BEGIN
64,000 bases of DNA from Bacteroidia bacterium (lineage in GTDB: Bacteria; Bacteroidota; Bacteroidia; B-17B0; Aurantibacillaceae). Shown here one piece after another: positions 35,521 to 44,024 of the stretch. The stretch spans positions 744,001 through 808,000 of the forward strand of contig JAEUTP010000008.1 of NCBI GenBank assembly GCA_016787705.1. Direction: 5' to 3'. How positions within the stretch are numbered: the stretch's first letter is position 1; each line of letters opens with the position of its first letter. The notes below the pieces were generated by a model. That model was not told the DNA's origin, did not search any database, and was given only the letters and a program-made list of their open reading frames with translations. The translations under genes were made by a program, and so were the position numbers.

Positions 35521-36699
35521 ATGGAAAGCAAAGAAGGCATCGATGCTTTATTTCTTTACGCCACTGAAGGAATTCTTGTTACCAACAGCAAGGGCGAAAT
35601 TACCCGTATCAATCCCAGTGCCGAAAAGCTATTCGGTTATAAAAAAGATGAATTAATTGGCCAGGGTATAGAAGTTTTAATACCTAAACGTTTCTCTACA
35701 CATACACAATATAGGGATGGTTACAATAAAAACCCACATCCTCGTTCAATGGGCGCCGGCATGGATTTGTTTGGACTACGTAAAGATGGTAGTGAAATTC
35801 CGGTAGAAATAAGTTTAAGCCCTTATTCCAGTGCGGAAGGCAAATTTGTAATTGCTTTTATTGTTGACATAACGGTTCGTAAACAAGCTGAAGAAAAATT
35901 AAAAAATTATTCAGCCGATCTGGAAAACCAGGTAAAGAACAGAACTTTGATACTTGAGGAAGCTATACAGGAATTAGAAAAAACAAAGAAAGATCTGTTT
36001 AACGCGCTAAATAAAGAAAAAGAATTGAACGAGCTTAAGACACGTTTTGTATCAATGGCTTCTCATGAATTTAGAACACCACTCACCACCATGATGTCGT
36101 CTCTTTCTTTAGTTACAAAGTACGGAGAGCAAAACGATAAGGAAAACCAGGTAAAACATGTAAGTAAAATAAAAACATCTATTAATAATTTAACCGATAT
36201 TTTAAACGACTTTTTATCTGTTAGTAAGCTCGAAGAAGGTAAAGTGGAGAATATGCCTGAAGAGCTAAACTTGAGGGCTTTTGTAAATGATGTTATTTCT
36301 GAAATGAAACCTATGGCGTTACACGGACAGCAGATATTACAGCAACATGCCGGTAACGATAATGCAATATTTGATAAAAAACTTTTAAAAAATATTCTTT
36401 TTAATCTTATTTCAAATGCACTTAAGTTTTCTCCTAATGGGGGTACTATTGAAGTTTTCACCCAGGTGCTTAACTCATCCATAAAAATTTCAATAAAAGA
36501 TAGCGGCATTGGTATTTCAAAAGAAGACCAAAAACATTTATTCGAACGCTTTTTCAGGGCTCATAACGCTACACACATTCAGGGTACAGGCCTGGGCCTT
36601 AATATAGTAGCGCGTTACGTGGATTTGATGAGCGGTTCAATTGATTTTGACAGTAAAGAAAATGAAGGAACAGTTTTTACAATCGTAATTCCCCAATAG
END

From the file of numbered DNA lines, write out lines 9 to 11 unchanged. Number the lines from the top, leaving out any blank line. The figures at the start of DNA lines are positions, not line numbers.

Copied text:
36101 CTCTTTCTTTAGTTACAAAGTACGGAGAGCAAAACGATAAGGAAAACCAGGTAAAACATGTAAGTAAAATAAAAACATCTATTAATAATTTAACCGATAT
36201 TTTAAACGACTTTTTATCTGTTAGTAAGCTCGAAGAAGGTAAAGTGGAGAATATGCCTGAAGAGCTAAACTTGAGGGCTTTTGTAAATGATGTTATTTCT
36301 GAAATGAAACCTATGGCGTTACACGGACAGCAGATATTACAGCAACATGCCGGTAACGATAATGCAATATTTGATAAAAAACTTTTAAAAAATATTCTTT